Tag Archives: Resources

5 Tips to Get the Most out of ISTE

This is reblogged from my post on Daily Genius.

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This summer, thousands of teachers will be descending on Denver to attend the 2016 ISTE Conference. ISTE, the International Society for Technology in Education, is the largest, and sometimes most intimidating, tech conference due to its sheer size and the volume of attendees and vendors. I have been a regular attender of ISTE for many years and have learned a few things about how to get the most out of the conference. Here are my top five tips for getting the most out of ISTE:

Download the ISTE App

ISTE has a robust conference app that is free for users. There is a lot to navigate at ISTE: calendar, locations, vendors, and more. The app will have the most up-to-date information at all times – speakers drop out of the conference at the last minute, a room change may happen, or you may want to track down a vendor whose tool you saw featured in a talk. The app will tell you everything you want to know. You can look up workshops and presentations by speaker and topic. It is the best tool for sorting througheverything about the conference.

Single Out 2-3 Topics to Explore

One thing that I have learned is that it’s easy to get overwhelmed with the sheer volume of poster sessions, workshops, and presentations at ISTE. To prevent information overload, go to ISTE with a goal in mind. What are the topics or ideas that you want to learn about most? Do you want to bring Digital Storytelling in your classroom? Build a robust Digital Citizenship program? Want to up your Google Apps game? Is your district or school rolling out a new tech initiative next year and you need more information? ISTE is a smorgasbord of teaching and learning, so focus on two or three topics that you want to explore. This is not to say you should avoid attending an off-topic session that grabs your attention, but having a clear focus at ISTE will help you to get the most out of your conference learning experience.

Vote with your Feet

Not every session will fit your expectations. If that is the case, you should feel free to “vote with your feet.” In other words, if you aren’t getting what you want out of a session, then you should leave and go to another one. Time is your most valuable commodity at ISTE, so use it wisely and explore as much as possible. Move around, enter a session late or leave early, and learn all that you can!

Go to Networking Events

ISTE has a lot of opportunities to network with like minded educators and leaders. If you are a member of an ISTE Professional Learning Network, be sure to check their bulletin board to see if they are hosting an event. By the way, PLN’s are open-enrollment, so you should feel to join one last minute and engage with your peers at the conference! In addition to PLN’s, many vendors host happy hours or networking activities to help educators come together and engage as professionals.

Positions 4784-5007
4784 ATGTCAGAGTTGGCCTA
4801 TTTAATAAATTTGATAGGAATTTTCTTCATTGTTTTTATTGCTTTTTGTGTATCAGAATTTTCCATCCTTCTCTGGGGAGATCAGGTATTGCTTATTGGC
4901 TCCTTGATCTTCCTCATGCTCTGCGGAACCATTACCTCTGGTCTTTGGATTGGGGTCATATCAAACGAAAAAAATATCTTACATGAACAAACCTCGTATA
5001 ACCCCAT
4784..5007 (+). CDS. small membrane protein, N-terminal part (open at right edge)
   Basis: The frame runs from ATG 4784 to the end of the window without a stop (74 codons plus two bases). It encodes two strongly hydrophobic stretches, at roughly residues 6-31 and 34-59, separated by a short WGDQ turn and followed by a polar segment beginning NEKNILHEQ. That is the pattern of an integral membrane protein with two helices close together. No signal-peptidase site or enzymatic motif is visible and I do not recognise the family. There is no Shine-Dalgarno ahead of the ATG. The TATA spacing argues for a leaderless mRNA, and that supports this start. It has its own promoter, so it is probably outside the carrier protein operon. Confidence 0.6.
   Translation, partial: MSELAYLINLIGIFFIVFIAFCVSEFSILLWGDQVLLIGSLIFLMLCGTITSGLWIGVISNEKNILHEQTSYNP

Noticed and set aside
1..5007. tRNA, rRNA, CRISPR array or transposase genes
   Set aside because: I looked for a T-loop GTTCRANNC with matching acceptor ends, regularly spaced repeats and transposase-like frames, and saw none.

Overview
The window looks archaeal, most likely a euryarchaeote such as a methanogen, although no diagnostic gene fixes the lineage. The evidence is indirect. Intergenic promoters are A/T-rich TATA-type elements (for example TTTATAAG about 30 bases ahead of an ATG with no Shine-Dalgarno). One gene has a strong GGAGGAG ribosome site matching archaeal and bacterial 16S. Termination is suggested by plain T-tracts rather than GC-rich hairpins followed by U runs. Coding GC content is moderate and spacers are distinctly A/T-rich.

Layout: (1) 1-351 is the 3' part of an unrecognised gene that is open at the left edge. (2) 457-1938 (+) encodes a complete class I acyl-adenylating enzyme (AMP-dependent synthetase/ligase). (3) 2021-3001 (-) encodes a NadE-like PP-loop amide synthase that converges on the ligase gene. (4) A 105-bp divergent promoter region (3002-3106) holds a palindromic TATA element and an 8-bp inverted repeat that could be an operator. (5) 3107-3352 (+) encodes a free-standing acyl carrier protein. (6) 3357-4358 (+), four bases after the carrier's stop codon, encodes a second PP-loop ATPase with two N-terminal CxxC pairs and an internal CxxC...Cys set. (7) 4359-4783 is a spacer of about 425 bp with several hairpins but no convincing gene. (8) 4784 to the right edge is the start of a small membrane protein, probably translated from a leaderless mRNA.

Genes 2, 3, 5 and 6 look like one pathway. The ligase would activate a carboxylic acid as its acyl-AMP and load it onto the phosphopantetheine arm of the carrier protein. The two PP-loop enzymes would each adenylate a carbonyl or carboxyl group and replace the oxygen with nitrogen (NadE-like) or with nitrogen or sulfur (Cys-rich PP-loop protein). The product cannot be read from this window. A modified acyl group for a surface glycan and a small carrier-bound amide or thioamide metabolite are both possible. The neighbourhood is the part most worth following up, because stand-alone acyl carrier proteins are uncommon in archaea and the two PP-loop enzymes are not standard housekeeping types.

Take Breaks

It’s easy to get lost in your ISTE conference and not realize how much physical and mental energy that you’re exerting. For example, one day last year I clocked over 27,000 steps (almost 14 miles) on my Fitbit! Don’t let conference fatigue get you down. Take regular breaks, both physical and mental. If you’re staying in a conference hotel nearby, take a break in the middle of the day to reflect on your morning. You can write a blog post or a journal entry if it helps you to process; enjoy a long lunch (perhaps with a new networking friend); or just take a walk or a jog in the city. Taking regular breaks will help you to stay on your game throughout the conference.

ISTE is the mother of all tech conferences, but you can easily tackle it if you keep these tips in mind. Instead of coming home a little lost and exhausted, you’ll return to your school excited, brimming with new ideas, and ready to tackle the near year!

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NASA Shares Recordings from Space for you to Listen to & Use

NASA has a Soundcloud channel where they post audio recordings from space.  The channel includes items such as Kennedy’s speeches about space exploration, the shuttle’s rockets, as well as interstellar sounds. You can share the content or sample it in your work.

You can learn more about the project by going to NASA’s Soundcloud Stream or check out the story on NPR

5 Tools Students Can Use to Create Alternative Book Reports

This afternoon someone emailed me asking for some suggestions for tools for creating book trailer videos. It has been two years since I last wrote about the topic so I created a new list of tools for creating book trailers. Book trailers are short videos designed to spark a viewer’s interest in a book. Having students create book trailers is an excellent alternative…

5 Tools Students Can Use to Create Alternative Book Reports.

Six Sites for Primary Source Materials

It is officially August and most educators are beginning to feel the pressure that is the beginning of school. As we start to look at rosters and enrollment, we start to pull out and revamp old lesson plans and search for new material. As a History Teacher (with a background in archaeology) I understand the relevance and importance of primary sources in the classroom. Primary sources are not solely essays or primary works, but art, photographs, and other avenues of popular culture.

Finding primary source documents on the web can sometimes be a bit of a scavenger hunt. I know that I have spent hours scouring the web for good translations, excerpted texts, or relevant materials. Additionally, incorporating primary source texts can be a challenge with high school children. My youngest kids are ninth graders and often, when I distribute an original text, it is the first time they have seen a document of this type. Additionally, as much as we educators do not like to admit, sometimes it is a challenge for us to come up with ideas and activities to effectively incorporate this material into our classrooms. How do we make this interesting? How do we make this comprehensible? How do we make this relevant? Bringing in an original work and simply tossing it into a classroom environment is a sure-fire method for failure – students will often be confused, bored, and overwhelmed. Teaching with primary sources requires preparation and method.